At last month’s launch of the first national dementia strategy, care services minister Ivan Lewis talked of his determination to bring the disease “out of the shadows”. It marked a recognition on the government’s part that the range and quality of dementia services and the priority afforded them by decision-makers needed to improve. But, days after the strategy was announced, the High Court upheld a decision taken by the National Institute for Clinical Excellence (Nice) in 2005 to withhold drug treatments from people in the early stages of Alzheimer’s disease, one of the most severe forms of dementia.
Campaigners say the ruling will force 100,000 people diagnosed with dementia each year to wait until their condition deteriorates before they can have the drugs, which cost just £2.50 a day and dull the symptoms of the condition.
So the “step change” envisaged by the dementia strategy sits uncomfortably with the Nice policy, but it’s likely both have been influenced by the same thing: the forecast explosion in the number of people living with dementia over the next 15 years.
Lewis said: “The scale of our ambition must now meet the scale of the challenge as demographic realities mean dementia will affect an increasing number of families.”
As if to prove his point, a week after the Nice ruling, the UK Inquiry into Mental Health and Well-Being in Later Life published its second and final report. According to its research, these demographic realities will see the number of sufferers rise to nearly one million by 2021.
These projections are based on the expected rise in the number of over 65s – as prevalence increases rapidly with age. Rates double every five years from age 30 to the point where one in five people will have it by the time they are 80 or older.
The economic consequences of this are huge: in the UK, dementia costs the health and social care economy £4bn a year – that’s more than cancer, heart disease and stroke combined – and accommodation costs equal £7bn. Friends and family provide unpaid care worth £6bn.
Andy Chidgey, head of policy and campaigns at the Alzheimer’s Society, says the Nice decision was driven by financial issues. “Nice uses a model to look at whether treatments are clinically and cost effective,” he says. “They decided the treatment benefits were not equal to the cost. However, we don’t think it’s acceptable to consider benefits to the person without giving consideration to the benefits to the family.”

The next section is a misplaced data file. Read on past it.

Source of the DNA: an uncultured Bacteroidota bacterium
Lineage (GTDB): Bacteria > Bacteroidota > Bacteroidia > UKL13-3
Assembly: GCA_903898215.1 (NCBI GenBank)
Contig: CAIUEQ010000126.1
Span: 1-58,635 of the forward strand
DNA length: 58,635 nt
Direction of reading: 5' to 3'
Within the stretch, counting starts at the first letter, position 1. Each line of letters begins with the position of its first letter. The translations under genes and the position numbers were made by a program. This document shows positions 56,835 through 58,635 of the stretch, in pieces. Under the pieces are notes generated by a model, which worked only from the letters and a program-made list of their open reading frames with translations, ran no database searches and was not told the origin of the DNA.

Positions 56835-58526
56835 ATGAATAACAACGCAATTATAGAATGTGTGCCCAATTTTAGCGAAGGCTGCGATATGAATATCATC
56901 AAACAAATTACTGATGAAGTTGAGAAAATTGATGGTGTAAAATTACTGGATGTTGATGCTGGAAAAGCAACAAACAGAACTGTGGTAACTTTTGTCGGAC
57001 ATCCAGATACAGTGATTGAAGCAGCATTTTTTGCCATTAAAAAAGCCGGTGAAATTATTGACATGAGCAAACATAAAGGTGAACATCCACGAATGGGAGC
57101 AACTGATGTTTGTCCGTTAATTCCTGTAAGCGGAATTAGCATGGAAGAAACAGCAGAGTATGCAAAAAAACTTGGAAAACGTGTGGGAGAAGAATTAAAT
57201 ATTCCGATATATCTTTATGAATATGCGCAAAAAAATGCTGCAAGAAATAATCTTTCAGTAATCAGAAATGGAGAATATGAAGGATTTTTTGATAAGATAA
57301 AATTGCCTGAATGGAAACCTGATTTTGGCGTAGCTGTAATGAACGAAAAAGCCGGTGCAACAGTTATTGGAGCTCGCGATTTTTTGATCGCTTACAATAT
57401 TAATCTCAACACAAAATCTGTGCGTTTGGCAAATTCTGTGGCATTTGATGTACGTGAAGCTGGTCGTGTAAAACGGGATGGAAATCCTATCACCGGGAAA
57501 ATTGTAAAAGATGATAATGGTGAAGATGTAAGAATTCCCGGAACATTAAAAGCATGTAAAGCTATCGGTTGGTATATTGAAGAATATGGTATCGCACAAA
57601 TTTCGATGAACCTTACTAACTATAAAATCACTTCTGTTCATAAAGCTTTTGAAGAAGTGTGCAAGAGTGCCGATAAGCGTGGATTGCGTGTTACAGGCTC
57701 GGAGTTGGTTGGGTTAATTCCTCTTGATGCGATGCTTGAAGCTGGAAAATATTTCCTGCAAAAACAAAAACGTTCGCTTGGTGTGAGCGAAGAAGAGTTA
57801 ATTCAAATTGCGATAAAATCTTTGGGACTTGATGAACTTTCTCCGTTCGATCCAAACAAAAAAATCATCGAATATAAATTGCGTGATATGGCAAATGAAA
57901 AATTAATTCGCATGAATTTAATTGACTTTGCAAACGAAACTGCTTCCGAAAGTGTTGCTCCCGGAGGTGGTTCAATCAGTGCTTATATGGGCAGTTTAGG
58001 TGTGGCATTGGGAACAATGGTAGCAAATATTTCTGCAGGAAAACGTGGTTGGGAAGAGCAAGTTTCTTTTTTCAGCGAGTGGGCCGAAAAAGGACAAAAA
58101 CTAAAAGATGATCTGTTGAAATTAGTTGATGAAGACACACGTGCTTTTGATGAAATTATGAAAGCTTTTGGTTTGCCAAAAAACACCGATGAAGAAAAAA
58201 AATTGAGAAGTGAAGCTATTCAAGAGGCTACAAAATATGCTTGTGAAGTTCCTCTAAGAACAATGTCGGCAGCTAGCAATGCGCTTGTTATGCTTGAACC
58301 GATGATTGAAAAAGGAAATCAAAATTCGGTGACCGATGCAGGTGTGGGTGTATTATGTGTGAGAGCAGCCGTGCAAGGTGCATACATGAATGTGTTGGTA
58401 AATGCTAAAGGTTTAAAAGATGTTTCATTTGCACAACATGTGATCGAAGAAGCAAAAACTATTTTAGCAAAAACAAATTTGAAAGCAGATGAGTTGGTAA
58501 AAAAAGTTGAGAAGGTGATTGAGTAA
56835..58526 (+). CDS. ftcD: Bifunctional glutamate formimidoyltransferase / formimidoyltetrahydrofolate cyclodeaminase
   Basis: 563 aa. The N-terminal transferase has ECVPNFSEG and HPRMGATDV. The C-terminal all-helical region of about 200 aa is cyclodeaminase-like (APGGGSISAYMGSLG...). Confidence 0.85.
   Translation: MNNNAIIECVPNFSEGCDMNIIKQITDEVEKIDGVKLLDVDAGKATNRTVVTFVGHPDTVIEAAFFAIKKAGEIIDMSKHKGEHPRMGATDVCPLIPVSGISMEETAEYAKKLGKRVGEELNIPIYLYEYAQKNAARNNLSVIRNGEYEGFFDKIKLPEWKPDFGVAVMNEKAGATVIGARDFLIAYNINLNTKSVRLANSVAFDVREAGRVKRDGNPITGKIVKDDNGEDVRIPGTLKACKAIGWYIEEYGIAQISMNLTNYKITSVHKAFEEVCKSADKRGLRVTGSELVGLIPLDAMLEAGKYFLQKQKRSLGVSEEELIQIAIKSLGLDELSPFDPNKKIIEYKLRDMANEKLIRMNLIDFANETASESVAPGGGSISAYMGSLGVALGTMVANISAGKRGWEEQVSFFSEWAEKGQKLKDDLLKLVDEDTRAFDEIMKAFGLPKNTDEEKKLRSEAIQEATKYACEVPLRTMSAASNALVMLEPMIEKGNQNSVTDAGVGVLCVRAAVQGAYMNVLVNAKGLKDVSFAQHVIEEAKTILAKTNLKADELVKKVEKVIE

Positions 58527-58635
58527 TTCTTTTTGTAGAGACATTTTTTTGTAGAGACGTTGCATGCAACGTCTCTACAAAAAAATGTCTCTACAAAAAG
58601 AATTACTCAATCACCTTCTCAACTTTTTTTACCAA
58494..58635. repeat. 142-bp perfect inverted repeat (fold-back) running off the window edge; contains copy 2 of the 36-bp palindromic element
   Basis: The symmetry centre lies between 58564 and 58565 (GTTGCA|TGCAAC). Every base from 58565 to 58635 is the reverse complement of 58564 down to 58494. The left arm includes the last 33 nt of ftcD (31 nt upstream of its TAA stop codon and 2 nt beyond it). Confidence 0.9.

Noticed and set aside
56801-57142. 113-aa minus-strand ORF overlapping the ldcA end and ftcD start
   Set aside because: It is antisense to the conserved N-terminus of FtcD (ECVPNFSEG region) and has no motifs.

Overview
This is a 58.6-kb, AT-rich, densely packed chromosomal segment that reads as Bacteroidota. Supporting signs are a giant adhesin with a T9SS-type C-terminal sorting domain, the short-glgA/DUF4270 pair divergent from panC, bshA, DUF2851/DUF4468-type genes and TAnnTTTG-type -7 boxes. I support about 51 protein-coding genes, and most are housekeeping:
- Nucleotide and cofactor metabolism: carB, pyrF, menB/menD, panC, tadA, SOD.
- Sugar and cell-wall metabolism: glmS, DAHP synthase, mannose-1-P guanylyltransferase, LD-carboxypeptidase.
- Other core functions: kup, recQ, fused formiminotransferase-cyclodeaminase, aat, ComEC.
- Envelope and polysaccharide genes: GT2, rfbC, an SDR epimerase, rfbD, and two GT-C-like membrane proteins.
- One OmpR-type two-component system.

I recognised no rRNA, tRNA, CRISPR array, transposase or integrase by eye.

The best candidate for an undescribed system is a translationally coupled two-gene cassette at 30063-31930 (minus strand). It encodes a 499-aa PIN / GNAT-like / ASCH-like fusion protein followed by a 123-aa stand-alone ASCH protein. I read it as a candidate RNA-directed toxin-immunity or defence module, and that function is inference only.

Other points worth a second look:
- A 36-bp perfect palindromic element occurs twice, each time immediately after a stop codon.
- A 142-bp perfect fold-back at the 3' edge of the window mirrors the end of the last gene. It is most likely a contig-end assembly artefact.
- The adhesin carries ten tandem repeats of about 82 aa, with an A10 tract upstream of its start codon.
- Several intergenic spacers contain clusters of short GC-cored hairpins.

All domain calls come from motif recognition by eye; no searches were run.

People can live with dementia for 10 to 15 years before they die so anything that can alleviate symptoms can dictate whether someone can live independently. And Chidgey warns the demographic projections omit the impact that lifestyle issues such as obesity and increased alcohol consumption could have – both significant risk factors in developing dementia in older age.
“We don’t know what influence [they] will have but our gut instinct is that it’s going to make it worse,” he adds.
Another factor likely to increase the number of people with dementia is the emphasis the national strategy will place on improving diagnosis as early identification is one of its three priorities. Currently less than half of older people with dementia ever receive a diagnosis, the UK inquiry reveals.
Chidgey says: “Because there’s mass under-diagnosis there is a big pool of people that could benefit [from the strategy] and more will get access to treatment.”
The inquiry places much of the blame for under-diagnosis on inadequate skills of health and care workers. Surveys of GPs and nursing staff found most needed more training in diagnosing and managing dementia.
However, it also talks of a perception among professionals that dementia is untreatable: “It is commonly assumed that having mental health problems is a ‘normal’ and inevitable part of what it means to be old. The extension of this logic is that there is no use in trying to do anything about it.”